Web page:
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City Will Work With Police Shootings Protestors

Oct 4, 2016

Zach Klein
Credit columbus.gov

There were no disruptions of last night's Columbus City Council meeting as there were last week, when activists seeking justice in the police shooting deaths of two African-Americans shut down the meeting.

Activists yesterday protested outside of City Hall after council president and Democratic candidate for Franklin County Prosecutor Zach Klein and members of the People's Justice Project announced they had met several times since the protest.

Klein said the city will consider changes to the Summer Safety Initiative, also known as the summer strike force, which was one of the demands protesters issued last month after the deaths of Tyre King and Henry Green. Protestors say the initiative designed to fight crime unfairly targets black neighborhoods. Klein says changes are coming.

Changes could mean redistributing the city money spent on the program. The Mayor's office is crafting the city's 2017 budget proposal, which must be submitted to council by November 15. That likely will include redistributing the money other areas, as well as transforming the program into one that fights gangs. After the announcement yesterday, protesters marched to Franklin County Prosecutor Ron O'Brien's office to reiterate their demands for independent probes of the King and Green shootings, asking for a response by the end of business on Friday. During last night's meeting, Council approved legislation to sell 485 million dollars in bonds to pay down some municipal debt. City Auditor Hugh Dorrian.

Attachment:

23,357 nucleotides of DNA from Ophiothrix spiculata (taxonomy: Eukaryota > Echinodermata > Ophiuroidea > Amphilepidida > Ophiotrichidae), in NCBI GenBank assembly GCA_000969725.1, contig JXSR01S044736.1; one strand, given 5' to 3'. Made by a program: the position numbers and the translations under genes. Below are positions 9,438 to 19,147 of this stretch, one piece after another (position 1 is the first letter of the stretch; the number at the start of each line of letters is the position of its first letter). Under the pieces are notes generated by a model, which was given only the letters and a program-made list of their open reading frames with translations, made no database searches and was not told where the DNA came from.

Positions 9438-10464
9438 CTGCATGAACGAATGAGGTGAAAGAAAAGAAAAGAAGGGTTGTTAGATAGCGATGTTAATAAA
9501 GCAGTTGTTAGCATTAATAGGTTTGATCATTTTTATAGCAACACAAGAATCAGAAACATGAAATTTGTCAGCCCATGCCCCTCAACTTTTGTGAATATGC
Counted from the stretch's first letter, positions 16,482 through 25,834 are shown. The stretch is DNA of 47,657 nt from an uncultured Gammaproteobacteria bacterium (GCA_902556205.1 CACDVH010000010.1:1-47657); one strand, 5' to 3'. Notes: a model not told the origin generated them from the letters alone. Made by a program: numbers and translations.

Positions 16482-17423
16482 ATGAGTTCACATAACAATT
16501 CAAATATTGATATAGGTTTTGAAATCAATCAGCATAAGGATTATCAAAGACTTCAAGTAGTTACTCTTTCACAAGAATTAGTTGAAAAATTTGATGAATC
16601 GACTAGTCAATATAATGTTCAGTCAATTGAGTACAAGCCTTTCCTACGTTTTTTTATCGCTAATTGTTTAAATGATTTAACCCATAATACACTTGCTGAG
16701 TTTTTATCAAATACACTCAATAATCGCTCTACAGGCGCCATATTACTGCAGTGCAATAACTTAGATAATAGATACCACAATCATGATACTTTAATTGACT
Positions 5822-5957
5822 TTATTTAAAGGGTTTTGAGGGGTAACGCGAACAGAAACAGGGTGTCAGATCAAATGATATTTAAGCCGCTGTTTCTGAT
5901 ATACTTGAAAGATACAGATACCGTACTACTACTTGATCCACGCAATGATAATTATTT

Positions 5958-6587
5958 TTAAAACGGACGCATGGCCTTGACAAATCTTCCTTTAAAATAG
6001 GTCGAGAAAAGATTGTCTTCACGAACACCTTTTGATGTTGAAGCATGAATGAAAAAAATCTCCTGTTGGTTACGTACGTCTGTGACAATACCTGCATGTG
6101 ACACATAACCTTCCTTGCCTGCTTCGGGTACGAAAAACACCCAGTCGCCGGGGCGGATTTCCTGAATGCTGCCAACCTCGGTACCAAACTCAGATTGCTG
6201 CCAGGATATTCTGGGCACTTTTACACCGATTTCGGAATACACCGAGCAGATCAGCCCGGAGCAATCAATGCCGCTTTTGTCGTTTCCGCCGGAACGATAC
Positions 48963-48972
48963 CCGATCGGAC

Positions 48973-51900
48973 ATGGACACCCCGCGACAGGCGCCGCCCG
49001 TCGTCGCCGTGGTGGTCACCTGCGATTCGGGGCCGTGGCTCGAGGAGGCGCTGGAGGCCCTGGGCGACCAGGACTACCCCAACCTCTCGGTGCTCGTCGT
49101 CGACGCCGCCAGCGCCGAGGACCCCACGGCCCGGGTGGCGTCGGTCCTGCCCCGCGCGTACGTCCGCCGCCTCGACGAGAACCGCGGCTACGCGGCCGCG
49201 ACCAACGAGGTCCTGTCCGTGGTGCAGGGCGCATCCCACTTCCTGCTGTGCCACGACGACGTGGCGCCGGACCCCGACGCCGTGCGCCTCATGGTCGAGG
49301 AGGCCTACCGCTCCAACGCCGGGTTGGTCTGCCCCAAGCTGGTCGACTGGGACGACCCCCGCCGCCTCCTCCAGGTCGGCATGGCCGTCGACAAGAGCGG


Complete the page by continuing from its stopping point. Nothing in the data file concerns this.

443 million dollars of the sale is to cover voter approved bond money from 2010 through 2014. The rest covers debt incurred during that time through legislative action.